Commercial Alloys for Sulfuric Acid Vaporization in Thermochemical Hydrogen Cycles

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Most thermochemical cycles being considered for producing hydrogen include a processing stream in which dilute sulfuric acid is concentrated, vaporized and then decomposed over a catalyst. The sulfuric acid vaporizer is exposed to highly aggressive conditions. Liquid sulfuric acid will be present at a concentration of >96 wt% (>90 mol %) H2SO4 and temperatures exceeding 400oC [Brown, et. al, 2003]. The system will also be pressurized, 0.7-3.5 MPa, to keep the sulfuric acid in the liquid state at this temperature and acid concentration. These conditions far exceed those found in the commercial sulfuric acid generation, regeneration and handling industries. Exotic ... continued below

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Lillo, Thomas M. & Delezene-Briggs, Karen M. October 1, 2005.

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Most thermochemical cycles being considered for producing hydrogen include a processing stream in which dilute sulfuric acid is concentrated, vaporized and then decomposed over a catalyst. The sulfuric acid vaporizer is exposed to highly aggressive conditions. Liquid sulfuric acid will be present at a concentration of >96 wt% (>90 mol %) H2SO4 and temperatures exceeding 400oC [Brown, et. al, 2003]. The system will also be pressurized, 0.7-3.5 MPa, to keep the sulfuric acid in the liquid state at this temperature and acid concentration. These conditions far exceed those found in the commercial sulfuric acid generation, regeneration and handling industries. Exotic materials, e.g. ceramics, precious metals, clad materials, etc., have been proposed for this application [Wong, et. al., 2005]. However, development time, costs, reliability, safety concerns and/or certification issues plague such solutions and should be considered as relatively long-term, optimum solutions. A more cost-effective (and relatively near-term) solution would be to use commercially-available metallic alloys to demonstrate the cycle and study process variables. However, the corrosion behavior of commercial alloys in sulfuric acid is rarely characterized above the natural boiling point of concentrated sulfuric acid (~250oC at 1 atm). Therefore a screening study was undertaken to evaluate the suitability of various commercial alloys for concentration and vaporization of high-temperature sulfuric acid. Initially alloys were subjected to static corrosion tests in concentrated sulfuric acid (~95-97% H2SO4) at temperatures and exposure times up to 200oC and 480 hours, respectively. Alloys with a corrosion rate of less than 5 mm/year were then subjected to static corrosion tests at a pressure of 1.4 MPa and temperatures up to 375oC. Exposure times were shorter due to safety concerns and ranged from as short as 5 hours up to 144 hours. The materials evaluated included nickel-, iron- and cobalt-based commercial alloys. The corrosion rates in these tests are reported and how they may or may not relate to the corrosion behavior in an operating thermochemical cycle is discussed.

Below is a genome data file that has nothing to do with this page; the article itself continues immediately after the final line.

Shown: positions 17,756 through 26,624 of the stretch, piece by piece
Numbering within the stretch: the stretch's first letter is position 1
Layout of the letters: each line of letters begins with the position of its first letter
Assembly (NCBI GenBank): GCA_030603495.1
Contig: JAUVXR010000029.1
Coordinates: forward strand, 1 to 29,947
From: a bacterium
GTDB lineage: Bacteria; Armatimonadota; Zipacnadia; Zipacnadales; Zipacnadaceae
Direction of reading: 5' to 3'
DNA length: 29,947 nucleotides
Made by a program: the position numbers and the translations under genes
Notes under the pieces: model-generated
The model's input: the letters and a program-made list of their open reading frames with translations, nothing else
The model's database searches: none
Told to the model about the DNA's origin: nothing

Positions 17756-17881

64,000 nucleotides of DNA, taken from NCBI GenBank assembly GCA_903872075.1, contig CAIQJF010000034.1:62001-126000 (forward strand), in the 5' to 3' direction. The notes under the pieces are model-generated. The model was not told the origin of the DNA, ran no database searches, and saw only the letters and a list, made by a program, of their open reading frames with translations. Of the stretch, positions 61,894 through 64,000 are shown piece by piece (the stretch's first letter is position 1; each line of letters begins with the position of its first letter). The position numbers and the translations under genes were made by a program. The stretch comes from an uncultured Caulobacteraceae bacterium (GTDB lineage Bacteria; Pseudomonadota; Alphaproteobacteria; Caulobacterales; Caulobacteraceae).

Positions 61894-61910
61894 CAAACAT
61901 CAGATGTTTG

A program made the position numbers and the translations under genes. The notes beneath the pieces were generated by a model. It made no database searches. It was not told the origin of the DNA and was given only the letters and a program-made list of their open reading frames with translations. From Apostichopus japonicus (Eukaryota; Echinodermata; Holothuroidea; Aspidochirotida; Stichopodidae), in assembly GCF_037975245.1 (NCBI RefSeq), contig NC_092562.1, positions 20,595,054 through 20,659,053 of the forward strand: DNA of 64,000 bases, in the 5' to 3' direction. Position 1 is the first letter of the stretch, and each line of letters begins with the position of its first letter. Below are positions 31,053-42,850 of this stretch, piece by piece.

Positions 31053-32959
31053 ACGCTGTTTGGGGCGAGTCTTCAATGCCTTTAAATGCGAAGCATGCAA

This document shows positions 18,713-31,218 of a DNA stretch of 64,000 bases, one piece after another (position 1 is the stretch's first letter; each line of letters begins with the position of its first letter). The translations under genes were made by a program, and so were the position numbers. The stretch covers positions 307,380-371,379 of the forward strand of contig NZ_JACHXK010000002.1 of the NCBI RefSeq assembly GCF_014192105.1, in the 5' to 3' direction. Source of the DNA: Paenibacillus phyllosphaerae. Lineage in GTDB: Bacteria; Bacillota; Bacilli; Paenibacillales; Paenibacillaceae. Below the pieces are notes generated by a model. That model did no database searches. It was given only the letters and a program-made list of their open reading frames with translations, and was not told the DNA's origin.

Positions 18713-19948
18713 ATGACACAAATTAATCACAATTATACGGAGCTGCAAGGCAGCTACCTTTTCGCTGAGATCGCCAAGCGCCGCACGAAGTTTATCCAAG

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  • 2005 AICHE ANNUAL MEETING,Cincinnati, OH,10/30/2005,11/04/2005

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  • Report No.: INL/CON-05-00797
  • Grant Number: DE-AC07-99ID-13727
  • Office of Scientific & Technical Information Report Number: 911129
  • Archival Resource Key: ark:/67531/metadc878609

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  • October 1, 2005

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  • Sept. 22, 2016, 2:13 a.m.

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  • Nov. 7, 2016, 4:01 p.m.

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Lillo, Thomas M. & Delezene-Briggs, Karen M. Commercial Alloys for Sulfuric Acid Vaporization in Thermochemical Hydrogen Cycles, article, October 1, 2005; [Idaho Falls, Idaho]. (digital.library.unt.edu/ark:/67531/metadc878609/: accessed August 22, 2017), University of North Texas Libraries, Digital Library, digital.library.unt.edu; crediting UNT Libraries Government Documents Department.